Forex trading is a term that may be very familiar to you but one that may not have been explained in detail. In essence, foreign exchange trading is the buying or selling of currency pairs on the global market. The best-known pair is the USD/JPY, which trades as ‘the Yens’. Forex trading has existed for several years now, and many traders make a full or part-time living from taking positions on this volatile market.
In Australia, many different brokers offer slightly different products and services depending on your level of experience, account size, and risk appetite. It’s possible to take a position with as little as $5 through to several thousand dollars per trade – making forex trading accessible to all.
Forex trading is excellent for those with a high level of disposable income as you can make substantial returns on your initial investment if you know what you’re doing and choose the right broker.
A key feature of forex trading with an Australian broker is that it’s also possible to trade commodities and indices in addition to forex. Meaning there are plenty of trades available throughout the day, with no need for extended breaks like those found on global exchanges such as the NYSE. It makes forex perfect for those who want to work from home or flexible employment (like shift workers). Forex traders typically aim to take 2-5 trades per week. However, this varies depending on experience and risk appetite. You can get more info here.
Picking a broker
The first step in trading forex is to pick a broker you can trust. You need to do your research into the Australian forex brokers and choose one which fits your needs, whether that’s low commissions, fast execution time or friendly customer service (or all of these).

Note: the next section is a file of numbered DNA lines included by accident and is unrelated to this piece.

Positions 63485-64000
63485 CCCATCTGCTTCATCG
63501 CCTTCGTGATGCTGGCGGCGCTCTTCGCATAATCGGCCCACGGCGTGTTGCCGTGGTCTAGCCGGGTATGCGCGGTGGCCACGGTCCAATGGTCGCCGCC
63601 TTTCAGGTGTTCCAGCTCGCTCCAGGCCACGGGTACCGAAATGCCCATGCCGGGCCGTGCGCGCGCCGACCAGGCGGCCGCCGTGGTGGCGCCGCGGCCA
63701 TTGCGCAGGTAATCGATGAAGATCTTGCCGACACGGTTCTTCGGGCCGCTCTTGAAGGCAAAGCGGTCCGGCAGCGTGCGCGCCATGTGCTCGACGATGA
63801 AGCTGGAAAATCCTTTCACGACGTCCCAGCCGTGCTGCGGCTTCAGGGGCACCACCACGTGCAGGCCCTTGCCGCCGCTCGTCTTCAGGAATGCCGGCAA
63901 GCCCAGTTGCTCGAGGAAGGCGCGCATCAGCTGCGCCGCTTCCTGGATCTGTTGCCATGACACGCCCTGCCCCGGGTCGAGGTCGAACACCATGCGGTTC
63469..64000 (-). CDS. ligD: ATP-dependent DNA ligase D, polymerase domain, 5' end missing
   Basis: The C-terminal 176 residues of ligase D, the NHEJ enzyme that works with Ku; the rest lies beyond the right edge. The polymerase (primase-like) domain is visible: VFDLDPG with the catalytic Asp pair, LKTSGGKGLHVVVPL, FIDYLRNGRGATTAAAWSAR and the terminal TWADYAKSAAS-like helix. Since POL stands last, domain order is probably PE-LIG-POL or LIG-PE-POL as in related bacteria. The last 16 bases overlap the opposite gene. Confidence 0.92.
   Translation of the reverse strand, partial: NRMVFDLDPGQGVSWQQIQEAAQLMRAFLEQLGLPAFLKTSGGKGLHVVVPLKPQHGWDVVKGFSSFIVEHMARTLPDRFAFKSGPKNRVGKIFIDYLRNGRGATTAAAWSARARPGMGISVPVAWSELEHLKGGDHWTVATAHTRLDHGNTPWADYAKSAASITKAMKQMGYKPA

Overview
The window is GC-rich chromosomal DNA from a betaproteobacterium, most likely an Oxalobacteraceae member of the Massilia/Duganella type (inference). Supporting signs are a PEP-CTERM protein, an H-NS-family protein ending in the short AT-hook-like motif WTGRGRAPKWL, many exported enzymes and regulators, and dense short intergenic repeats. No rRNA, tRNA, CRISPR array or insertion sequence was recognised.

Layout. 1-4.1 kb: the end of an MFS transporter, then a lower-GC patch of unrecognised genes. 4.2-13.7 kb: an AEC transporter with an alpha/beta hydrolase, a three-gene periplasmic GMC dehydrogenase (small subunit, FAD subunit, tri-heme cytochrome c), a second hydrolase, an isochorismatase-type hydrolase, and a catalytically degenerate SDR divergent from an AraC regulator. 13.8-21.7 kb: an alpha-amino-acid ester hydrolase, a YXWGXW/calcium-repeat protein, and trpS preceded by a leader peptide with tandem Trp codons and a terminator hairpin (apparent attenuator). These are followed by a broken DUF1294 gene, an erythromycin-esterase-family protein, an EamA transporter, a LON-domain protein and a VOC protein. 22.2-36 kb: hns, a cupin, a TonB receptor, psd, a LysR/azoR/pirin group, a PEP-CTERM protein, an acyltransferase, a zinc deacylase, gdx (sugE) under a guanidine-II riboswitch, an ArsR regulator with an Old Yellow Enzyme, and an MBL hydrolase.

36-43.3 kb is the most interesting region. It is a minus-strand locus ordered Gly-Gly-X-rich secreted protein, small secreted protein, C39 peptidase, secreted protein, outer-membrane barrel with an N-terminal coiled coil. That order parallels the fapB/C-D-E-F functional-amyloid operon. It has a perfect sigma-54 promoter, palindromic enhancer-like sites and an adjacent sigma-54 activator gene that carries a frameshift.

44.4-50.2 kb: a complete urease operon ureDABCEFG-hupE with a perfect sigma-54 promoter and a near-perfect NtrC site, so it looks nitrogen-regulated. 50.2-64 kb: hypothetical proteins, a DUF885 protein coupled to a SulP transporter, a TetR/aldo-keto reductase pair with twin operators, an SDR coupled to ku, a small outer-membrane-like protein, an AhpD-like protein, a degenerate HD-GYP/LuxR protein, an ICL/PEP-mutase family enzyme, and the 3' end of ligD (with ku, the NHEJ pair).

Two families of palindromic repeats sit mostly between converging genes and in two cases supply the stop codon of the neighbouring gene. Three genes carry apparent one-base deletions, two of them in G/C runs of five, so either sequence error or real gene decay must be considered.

Choosing a pair
With so many currency pairs available, it can be complicated to know where to get started, but there are some great resources, such as this Forex Cheat Sheet from Business Insider. If you’re new, stick with the majors such as EUR/USD, GBP/USD and USD/JPY
Another critical component when trading forex is risk management. If you were to lose 10% in a single trade, it’s unlikely that your position size would give you enough room to make up the loss before hitting preset stop-loss levels on most trading platforms requiring intervention from a human. It can result in unexpected losses and severely reduce profits or even lead to significant losses if not managed correctly. To reduce this risk, remember to use a wide stop-loss of around 200 pips on all new trades and never double your position size after winning the trade.
Money management may seem like an odd thing to discuss regarding forex trading as many inexperienced traders won’t have enough capital to practice money management techniques. However, many brokers offer free hot/cold storage with no minimum balance requirements. Meaning you can deposit $5 and practice risk management and position sizing without actually risking your own money.
As discussed in the introduction, forex is a very different market than stocks and shares and even shares themselves – let alone other markets such as commodities or indices. To trade successfully, you should learn the basics and how specific currency pairs work together. There are some great courses out there that cater specifically for those looking to enter the world of forex trading, such as the Academy of Financial Trading, which AFL superstar Adam Goodes endorse.
By now, you might be thinking about where to go next, but the answer is simple – time frames. Choosing a timeframe is critical for knowing what kind of trading style suits your personality, risk appetite and lifestyle commitments, whether hourly charts, daily or weekly charts. Surprisingly enough, even intraday forex traders open and close trades within a single day. Whichever timeframe you choose, remember to practise on demo accounts until you have found one in line with your expectations before placing actual money trades using an Australian forex broker.
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